According to a July Axios-Ipsos poll, almost one in three people surveyed in the US thought the number of Covid-19 deaths was lower than what was being reported.
Some of the high-profile death skeptics, like author Alex Berenson, believe the media is deliberately sensationalizing deaths. Others note that many of these people were older and might have died during the same period anyway.
Serious question. What do you guys think the REAL #coronavirus death toll is? Under 10k?— Candace Owens (@RealCandaceO) May 10, 2020
Please make this video viral:
"It means technically even if you died of a clear alternate cause, but you had COVID at the same time, it’s still listed as a COVID death." pic.twitter.com/2fiqCX3QAx
President Trump in April argued that many of the dead had preexisting conditions and that these preexisting conditions were the “true” causes of their deaths.
Then came a new claim that went viral over the weekend: that only 6 percent of US pandemic deaths have been from Covid-19 itself. The origin was a statistic from the Centers for Disease Control and Prevention that 94 percent of people killed by the new coronavirus in the US had comorbidities, or other health conditions contributing to their cause of death.
Although assigning causes of death isn’t straightforward, disease experts and scientists have quickly taken to Twitter and TikTok to point out that the 6 percent figure has been wildly misinterpreted.
Been seeing folks discuss the "6% only died of COVID-19 alone", and thought I'd have something productive to add since I'm an HIV virologist by training.— Ryan McNamara (@Ryan_Mac_Phd) August 31, 2020
After years of virus spread, and in the absence of treatment, a patient infected with HIV will develop AIDS. (1/4)
In addition to their efforts to refute attempts to downplay the death numbers, public health experts have consistently noted that official Covid-19 death numbers are likely undercounts of the true toll of the virus.
So why has this misguided perspective about inflated death counts gained traction? Aside from the proliferation of misinformation about Covid-19, one important reason may be that we think we’re better at reasoning about causes and effects than we are.
In many cases, we are pretty good at causal reasoning — when a rock flies through a windowpane, even a young child can tell you what caused the window to break. But when we’re faced with the sorts of complex causal relationships found in the economy or the human body, our intuitive causal reasoning tools aren’t up to the task.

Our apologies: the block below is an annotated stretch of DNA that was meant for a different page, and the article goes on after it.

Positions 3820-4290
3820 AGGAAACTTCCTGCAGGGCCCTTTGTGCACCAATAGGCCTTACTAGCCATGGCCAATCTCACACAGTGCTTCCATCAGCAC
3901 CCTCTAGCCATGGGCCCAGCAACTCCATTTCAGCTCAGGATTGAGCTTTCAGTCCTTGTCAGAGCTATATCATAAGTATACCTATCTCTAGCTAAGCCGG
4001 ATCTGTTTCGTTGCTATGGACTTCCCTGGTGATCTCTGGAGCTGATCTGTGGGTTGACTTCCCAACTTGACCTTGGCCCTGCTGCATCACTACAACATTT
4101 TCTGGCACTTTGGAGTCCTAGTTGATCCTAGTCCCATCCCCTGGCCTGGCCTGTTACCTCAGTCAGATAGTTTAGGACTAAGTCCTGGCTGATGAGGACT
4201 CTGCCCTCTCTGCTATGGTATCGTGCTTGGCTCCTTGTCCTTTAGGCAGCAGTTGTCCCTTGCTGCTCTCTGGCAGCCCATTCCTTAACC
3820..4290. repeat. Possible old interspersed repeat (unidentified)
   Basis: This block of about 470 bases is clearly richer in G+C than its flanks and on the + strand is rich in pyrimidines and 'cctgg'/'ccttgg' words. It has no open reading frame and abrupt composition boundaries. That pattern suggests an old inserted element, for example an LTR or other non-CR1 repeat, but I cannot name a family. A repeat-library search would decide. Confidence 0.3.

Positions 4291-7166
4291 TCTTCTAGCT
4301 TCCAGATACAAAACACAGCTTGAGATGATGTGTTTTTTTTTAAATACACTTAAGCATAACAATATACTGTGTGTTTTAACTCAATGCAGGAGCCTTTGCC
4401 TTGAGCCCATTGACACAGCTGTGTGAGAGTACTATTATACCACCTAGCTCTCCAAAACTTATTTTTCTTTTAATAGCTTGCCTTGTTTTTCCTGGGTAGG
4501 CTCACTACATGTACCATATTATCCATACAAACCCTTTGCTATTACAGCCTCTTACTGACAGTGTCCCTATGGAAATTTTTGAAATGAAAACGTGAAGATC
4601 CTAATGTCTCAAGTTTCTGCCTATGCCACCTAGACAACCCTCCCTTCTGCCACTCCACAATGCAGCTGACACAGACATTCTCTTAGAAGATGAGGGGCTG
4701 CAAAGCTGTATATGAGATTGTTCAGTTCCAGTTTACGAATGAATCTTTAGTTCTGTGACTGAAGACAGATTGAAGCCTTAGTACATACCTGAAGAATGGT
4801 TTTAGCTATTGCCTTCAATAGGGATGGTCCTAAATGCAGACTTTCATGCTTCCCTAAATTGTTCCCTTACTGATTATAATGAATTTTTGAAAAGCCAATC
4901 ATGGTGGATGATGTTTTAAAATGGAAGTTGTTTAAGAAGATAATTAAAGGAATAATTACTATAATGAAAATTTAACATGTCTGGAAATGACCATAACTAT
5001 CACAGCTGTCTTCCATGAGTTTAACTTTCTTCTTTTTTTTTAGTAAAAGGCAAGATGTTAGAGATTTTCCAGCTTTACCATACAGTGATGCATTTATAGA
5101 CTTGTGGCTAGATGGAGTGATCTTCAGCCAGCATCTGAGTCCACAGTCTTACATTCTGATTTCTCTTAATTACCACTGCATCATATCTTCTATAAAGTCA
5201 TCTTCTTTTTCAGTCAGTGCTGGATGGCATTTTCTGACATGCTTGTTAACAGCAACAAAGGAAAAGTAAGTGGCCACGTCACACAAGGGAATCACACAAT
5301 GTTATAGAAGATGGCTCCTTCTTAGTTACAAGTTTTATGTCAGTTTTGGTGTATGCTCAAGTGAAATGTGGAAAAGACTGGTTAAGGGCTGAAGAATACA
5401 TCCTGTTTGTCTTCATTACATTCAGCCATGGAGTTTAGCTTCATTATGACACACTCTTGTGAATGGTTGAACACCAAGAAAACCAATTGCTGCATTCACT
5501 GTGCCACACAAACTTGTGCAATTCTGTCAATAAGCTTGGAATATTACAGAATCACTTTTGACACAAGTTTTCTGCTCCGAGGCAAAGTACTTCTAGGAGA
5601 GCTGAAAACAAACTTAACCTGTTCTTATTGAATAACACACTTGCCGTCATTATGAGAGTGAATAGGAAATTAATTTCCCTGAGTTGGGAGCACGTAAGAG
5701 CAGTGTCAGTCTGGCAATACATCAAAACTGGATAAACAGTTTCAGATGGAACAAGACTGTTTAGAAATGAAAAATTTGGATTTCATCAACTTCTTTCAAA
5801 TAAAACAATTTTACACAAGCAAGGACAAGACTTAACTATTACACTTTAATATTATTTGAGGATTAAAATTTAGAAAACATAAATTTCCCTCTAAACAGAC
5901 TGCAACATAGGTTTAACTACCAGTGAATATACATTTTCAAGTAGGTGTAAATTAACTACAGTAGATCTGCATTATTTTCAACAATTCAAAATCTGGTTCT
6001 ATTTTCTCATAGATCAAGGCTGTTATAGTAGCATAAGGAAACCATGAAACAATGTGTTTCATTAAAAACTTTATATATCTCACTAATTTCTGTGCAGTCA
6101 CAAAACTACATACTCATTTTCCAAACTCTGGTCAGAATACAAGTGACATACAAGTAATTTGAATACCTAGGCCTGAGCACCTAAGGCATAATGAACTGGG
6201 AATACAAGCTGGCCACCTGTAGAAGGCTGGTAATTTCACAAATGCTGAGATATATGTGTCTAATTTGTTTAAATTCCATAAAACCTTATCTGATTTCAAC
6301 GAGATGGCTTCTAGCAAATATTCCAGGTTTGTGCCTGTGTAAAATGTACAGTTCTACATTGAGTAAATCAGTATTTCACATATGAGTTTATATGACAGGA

In these cases, we rely on mental shortcuts that can lead to reasoning biases of the sort that might make a Covid-19 skeptic’s argument about the “true” causes of death sound a little reasonable, even if we know it’s wrong.
Let’s take a closer look at why that is — and what we might be able to do to overcome these biases.
Counterfactual thinking: Would these people still have died soon if they hadn’t contracted Covid-19?
Imagining that older people or those with preexisting conditions likely would have died in the near future anyway, even if they hadn’t contracted Covid-19, is an example of counterfactual thinking: imagining an alternate reality in which something happened differently. Counterfactual thinking is one of our most valuable tools for identifying causal relationships.
It works like this: If an outcome didn’t happen in a world where a potential cause didn’t happen, then the potential cause must have been responsible for the outcome. If the rock didn’t get thrown, the window wouldn’t have broken; therefore, the rock must have caused the window to break. In simple situations, this view is sensible, and research suggests that it’s generally consistent with people’s judgments about causes.
But this view quickly runs into problems. Suppose Veronica and Logan both threw rocks at the same window at the same time. Did Veronica’s rock cause the window to break? According to the counterfactual logic, no, because if she hadn’t thrown a rock, it still would have broken due to Logan’s rock. But the same reasoning applies to Logan’s rock. Yet the window did break. Something must have caused it.
This rock case is somewhat analogous to the situation surrounding Covid-19 deaths. In both cases, we have two potential causes — say, heart disease and Covid-19 — each of which might be sufficient to explain the outcome. In the rock case, you could say that the rocks together caused the window to break, or that each rock is equally a cause.
Why do some people not reach the same conclusion with Covid-19 deaths — that both heart disease and Covid-19 could be causes?